High Potential: The Marijuana Market Embraces Technology
It’s not often that you get a chance to build a security technology department from scratch in a rapidly evolving business vertical. But that’s exactly the opportunity that Brandon Smith jumped at in 2018 as Canada was moving forward on fully legalizing cannabis for recreational and medicinal use.
Three years after Canada legalized cannabis, research and market analysis valued the global marijuana marketplace at $13.5 billion in 2021 and forecasted revenue of $70.6 billion in revenue by 2028, according to market analysis from Grand View Research. One of the biggest companies in this marketplace is Smith’s employer—Canopy Growth Corporation.
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As the director of security technology, Smith oversees a team that has done work in Australia, Canada, Colombia, and Germany, helping set up the infrastructure to maintain and secure Canopy’s assets and family of brands.
“In security, we’ve never had an industry open up that required so much security technology,” Smith says. “It was an industry that was mandated to spend a lot of money on physical security. That’s not always the case—unless you’re a prison or other high-security user. For the cannabis industry to require this is something we’d only dream of.”
Uruguay was the first country to legalize marijuana in 2013. Five years later, Canada followed suit when it enacted the Cannabis Act to make recreational marijuana use legal for adults 18 and older. The Canadian parliament passed the legislation in the second quarter of 2018 and gave provincial governments until 17 October 2018 to implement the details of legalization—including preparing retail stores for sale.
“One of the things that we heard very clearly from the provinces is that they need a certain amount of time to get their brick and mortar stores—their online sales—ready,” said Canadian Prime Minister Justin Trudeau in June 2018. “Producers need time to be able to actually prepare for a regimented and successful implementation of the regime… This is something we want to get right.”
Forecasted value of the global marijuana marketplace by 2028.
One of the individuals working overtime to prepare for the October 2018 deadline was Smith. His background is in IT, to which he then added physical security knowledge to focus on system integration, system software in GSOCs, and more—ultimately co-founding a security integration company.
But Smith was also interested in the cannabis marketplace, and when the movement began in 2015 to legalize recreational use and sale of the drug—Smith decided to be strategic about seizing the moment.
“In 2015, that started the spark—that this new industry was opening that everyone was hyping up,” Smith says. “I had to think about what the best approach was… and being the business owner that I was, I came to my senses and realized I have zero skills running a dispensary shop. So, I waited for the industry to mature to when they were looking for positions that fit my background.”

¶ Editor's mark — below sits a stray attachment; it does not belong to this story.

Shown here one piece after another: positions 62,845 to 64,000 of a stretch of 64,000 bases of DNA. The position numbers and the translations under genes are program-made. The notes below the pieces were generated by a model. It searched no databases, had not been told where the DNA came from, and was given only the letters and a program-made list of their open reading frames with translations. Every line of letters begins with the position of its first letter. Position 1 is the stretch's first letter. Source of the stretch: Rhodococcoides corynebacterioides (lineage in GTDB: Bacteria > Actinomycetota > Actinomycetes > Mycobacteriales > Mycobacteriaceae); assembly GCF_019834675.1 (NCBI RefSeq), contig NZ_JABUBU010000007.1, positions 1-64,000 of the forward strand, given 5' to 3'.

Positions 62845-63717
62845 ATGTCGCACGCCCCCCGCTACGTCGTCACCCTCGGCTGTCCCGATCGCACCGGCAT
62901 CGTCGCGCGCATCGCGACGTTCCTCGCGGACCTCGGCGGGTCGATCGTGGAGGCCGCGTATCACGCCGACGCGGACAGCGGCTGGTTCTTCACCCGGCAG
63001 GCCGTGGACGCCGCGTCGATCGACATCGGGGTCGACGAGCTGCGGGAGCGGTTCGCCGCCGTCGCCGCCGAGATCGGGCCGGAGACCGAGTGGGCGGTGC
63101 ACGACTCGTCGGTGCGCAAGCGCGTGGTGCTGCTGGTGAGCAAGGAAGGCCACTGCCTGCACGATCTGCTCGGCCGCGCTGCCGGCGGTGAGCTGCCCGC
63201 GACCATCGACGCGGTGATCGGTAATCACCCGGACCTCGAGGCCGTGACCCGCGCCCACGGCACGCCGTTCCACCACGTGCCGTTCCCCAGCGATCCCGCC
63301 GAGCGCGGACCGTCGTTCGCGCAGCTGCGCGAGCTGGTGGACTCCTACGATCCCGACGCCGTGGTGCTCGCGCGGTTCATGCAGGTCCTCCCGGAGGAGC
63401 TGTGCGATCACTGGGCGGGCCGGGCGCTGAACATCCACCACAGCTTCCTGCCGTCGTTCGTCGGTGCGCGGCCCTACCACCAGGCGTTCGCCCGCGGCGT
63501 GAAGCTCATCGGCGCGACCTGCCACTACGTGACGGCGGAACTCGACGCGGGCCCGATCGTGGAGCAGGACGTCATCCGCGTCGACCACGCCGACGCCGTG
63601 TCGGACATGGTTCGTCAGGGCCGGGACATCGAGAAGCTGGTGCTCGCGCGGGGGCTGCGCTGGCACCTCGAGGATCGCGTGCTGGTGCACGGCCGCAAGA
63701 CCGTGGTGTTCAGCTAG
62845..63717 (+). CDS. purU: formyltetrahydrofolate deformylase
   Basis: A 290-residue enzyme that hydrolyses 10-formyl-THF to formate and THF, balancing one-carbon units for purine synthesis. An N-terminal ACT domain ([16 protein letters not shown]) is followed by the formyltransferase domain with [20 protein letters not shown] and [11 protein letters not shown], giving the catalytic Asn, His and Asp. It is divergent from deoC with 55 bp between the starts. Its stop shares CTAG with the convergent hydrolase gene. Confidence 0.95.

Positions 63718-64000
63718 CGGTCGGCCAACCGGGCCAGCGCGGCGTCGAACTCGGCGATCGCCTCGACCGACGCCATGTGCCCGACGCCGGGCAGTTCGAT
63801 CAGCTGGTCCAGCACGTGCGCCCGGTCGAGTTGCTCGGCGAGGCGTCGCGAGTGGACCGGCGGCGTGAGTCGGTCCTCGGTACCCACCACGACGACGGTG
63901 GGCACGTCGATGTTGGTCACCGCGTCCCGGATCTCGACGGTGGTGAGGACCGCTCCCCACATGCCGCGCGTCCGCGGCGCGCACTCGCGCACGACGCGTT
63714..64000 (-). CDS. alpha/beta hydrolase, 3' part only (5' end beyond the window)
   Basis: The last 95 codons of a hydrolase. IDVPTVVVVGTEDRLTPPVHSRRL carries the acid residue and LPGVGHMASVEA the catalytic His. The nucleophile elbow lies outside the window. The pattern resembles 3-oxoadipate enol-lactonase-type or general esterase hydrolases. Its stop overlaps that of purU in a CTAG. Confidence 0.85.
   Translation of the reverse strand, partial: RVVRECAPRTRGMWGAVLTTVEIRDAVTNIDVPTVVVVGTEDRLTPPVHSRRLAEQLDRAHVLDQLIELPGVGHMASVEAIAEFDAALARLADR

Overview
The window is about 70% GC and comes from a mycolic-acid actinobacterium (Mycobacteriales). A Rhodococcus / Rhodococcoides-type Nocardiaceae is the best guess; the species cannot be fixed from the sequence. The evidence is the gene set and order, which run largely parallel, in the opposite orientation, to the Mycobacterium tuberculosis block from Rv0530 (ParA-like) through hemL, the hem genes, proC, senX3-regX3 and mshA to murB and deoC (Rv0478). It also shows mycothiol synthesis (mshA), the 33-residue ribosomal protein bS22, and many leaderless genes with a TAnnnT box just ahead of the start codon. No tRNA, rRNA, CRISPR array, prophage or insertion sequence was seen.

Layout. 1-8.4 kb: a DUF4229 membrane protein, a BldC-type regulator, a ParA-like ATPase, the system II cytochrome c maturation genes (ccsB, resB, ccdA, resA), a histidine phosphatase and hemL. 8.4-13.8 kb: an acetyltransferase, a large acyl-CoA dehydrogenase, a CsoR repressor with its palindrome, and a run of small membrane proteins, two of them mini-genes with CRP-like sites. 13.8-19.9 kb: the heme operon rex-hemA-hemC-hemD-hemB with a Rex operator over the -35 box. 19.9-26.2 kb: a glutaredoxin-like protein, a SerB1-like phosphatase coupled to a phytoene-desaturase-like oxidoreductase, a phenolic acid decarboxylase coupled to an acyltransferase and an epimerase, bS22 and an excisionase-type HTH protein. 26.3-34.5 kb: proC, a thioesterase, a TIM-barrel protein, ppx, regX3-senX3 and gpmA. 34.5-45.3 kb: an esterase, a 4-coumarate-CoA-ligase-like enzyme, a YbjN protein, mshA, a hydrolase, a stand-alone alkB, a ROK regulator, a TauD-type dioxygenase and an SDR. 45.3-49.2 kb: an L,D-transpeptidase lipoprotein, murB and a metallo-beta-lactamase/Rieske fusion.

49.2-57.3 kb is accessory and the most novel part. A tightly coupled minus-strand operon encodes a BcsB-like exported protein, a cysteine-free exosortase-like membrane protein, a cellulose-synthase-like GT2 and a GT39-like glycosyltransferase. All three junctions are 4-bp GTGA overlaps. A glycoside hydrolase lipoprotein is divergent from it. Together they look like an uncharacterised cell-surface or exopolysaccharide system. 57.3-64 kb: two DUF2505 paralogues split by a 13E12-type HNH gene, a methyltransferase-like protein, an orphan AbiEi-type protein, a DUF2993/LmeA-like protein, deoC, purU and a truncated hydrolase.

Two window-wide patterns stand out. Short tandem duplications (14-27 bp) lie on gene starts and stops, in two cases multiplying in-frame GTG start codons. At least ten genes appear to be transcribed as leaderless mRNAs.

He set up alerts for job postings, and in 2018 as Canada moved to finalize legalization, he got one for a job at Canopy Growth Corporation. Smith applied, sold his share of the integration company to his partner, and became the first security professional to join Canopy Growth.
Canopy Growth is headquartered in Canada but is a global cannabis and cannabinoid-based consumer product company. In addition to offering products in the recreational cannabis market, Canopy also has a global medical brand—Spectrum Therapeutics—that is available in Canada and Germany; is active in the health and wellness consumer space in Canada, the United States, and Europe; and has introduced hemp-derived CBD products to the United States through its First & Free and Martha Stewart CBD brands, as well as formed a partnership with Fortune 500 alcohol leader Constellation Brands.
When Smith joined as the manager of security infrastructure in 2018, the company was building six different facilities while planning for nine different retail stores to open on 17 October 2018.
“My first week on the ground was catching up, then going to Colombia and then Australia,” Smith says. “We were working 18- to 20-hour days. The first year it was myself, managing to do everything. Then in November, I hired a coordinator who is with me today and that’s how we built our team.”
Building the Team
Smith’s team, now called the Security Technology Department, consists of a tech support manager, three technicians, two coordinators, and Smith, who are responsible for keeping everything up and running every day, all day. It was built out of the necessity to have security technology operational at all times both to secure assets and to ensure that Canopy Growth was compliant with a variety of regulations in different jurisdictions.
“Every [Canadian] province has its own rules,” Smith says. “We had to open eight different stores in different provinces in 2018, and a lot were slow to roll out their regulations, so we chose the most strict province—Alberta—as our benchmark. We were dealing with a lot of unknowns, so we took that template from them.”
In addition to Canada, the team has also designed security solutions and helped build facilities in Australia, Colombia, Germany, Jamaica, South Africa, the United Kingdom, and the United States. Smith says at certain times Canopy has been responsible for more than 5 million square feet of grow space and 34 retail storefronts, in addition to office space associated with its respective brands.
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The team handles about 85 percent of all of Canopy’s security technology systematic issues, with the remaining 15 percent sent to regional system integrators. The team’s coordinators manage scheduling at different sites, as well as sending paperwork to document control because all security changes need to be logged to comply with regulations.
“We also have a coordinator who specializes in design,” Smith says. “In Canada, we’re hovering around 4,800 cameras alone. Whenever you make a change, you move a camera, you have to adjust your security blueprint and drawings and submit them to a government regulator. So, there is a lot of design work involved.”
Because of this vast technology infrastructure, the team has also built a lifecycle material management program for the company. Each endpoint—such as a camera or access control reader—is logged with the date it was installed, whether it is battery-operated, and when those batteries need to be replaced as part of overall five- to seven-year lifecycle management.